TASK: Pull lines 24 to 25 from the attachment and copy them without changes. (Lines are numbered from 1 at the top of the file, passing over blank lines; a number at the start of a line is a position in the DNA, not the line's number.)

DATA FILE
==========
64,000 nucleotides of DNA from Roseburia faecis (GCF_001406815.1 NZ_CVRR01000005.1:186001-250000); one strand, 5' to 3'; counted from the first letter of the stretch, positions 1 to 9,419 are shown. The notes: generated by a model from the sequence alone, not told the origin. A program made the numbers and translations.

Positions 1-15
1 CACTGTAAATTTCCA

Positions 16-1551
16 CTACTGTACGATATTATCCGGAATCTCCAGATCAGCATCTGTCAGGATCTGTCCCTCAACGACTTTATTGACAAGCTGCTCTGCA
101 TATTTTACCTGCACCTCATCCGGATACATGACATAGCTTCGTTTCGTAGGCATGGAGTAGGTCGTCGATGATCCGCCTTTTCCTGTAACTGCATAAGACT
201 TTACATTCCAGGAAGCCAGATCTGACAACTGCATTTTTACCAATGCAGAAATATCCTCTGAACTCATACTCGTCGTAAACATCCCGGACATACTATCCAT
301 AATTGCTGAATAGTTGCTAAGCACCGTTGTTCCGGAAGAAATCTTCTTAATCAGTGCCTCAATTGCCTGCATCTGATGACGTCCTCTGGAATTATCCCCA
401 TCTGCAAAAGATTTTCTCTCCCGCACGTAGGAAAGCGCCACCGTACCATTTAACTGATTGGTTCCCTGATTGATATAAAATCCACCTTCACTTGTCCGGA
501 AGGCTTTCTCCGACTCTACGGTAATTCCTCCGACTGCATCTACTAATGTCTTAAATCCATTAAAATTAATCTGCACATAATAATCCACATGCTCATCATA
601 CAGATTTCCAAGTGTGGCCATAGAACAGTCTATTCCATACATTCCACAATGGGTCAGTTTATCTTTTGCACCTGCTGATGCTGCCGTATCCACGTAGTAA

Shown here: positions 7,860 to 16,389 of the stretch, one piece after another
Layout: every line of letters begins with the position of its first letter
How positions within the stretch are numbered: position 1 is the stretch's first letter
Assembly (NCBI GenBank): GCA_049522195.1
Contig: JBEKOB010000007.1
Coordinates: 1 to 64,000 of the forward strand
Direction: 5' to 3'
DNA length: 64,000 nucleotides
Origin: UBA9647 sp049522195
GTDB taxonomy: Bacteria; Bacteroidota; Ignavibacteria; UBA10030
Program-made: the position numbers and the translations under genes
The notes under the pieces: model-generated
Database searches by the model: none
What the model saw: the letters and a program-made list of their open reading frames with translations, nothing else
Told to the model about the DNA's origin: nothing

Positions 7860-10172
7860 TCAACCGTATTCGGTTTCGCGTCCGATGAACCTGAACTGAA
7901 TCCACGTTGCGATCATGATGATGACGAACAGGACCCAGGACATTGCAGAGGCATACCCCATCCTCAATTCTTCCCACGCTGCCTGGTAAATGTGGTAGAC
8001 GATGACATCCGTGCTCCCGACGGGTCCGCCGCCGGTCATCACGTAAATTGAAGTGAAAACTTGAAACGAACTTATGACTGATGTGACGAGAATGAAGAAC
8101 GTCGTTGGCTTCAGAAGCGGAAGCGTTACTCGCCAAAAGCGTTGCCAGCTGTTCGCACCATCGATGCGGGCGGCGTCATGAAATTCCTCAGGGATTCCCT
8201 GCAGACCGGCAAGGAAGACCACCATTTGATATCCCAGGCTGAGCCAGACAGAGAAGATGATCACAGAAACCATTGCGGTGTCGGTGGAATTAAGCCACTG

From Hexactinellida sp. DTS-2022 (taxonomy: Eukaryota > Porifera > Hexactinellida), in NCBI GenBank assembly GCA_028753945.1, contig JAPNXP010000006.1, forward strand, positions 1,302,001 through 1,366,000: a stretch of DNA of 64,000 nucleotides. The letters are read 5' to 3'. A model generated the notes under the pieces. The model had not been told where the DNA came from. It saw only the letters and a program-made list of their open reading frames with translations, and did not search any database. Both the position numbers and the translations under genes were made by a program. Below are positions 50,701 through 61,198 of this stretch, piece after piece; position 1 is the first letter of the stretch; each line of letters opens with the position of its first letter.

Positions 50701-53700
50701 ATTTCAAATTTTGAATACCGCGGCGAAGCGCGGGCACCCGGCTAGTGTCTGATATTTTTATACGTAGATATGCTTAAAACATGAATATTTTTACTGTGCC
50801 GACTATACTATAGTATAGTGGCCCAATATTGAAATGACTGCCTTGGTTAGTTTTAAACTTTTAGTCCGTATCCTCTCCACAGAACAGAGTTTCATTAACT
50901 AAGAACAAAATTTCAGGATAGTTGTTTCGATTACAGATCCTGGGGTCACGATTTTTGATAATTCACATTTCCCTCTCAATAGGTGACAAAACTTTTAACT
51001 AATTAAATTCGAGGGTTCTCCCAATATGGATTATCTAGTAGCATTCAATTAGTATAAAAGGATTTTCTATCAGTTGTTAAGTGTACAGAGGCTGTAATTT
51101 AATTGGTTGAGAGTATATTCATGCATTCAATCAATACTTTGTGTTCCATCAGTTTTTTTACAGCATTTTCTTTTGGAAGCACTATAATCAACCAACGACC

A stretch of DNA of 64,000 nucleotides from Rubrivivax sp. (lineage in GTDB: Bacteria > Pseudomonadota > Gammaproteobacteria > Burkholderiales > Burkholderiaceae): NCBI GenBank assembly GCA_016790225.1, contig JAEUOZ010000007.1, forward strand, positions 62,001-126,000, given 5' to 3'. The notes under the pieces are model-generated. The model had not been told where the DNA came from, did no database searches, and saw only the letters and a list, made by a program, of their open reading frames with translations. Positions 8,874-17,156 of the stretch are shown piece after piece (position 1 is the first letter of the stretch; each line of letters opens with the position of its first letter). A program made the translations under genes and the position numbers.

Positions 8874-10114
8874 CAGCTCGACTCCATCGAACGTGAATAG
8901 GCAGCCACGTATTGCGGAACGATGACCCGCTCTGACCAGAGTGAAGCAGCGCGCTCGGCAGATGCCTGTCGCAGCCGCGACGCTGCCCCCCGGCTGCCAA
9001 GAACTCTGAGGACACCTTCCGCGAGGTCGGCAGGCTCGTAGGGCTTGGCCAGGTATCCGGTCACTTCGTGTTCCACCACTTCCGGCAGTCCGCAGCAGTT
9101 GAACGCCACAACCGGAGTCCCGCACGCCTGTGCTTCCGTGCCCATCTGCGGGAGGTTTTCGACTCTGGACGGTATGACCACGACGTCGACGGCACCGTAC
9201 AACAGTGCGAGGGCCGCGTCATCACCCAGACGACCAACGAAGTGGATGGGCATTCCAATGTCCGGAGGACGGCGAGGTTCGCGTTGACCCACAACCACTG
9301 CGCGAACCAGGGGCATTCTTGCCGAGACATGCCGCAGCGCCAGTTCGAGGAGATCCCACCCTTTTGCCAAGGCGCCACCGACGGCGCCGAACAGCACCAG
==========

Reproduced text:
Database searches by the model: none
What the model saw: the letters and a program-made list of their open reading frames with translations, nothing else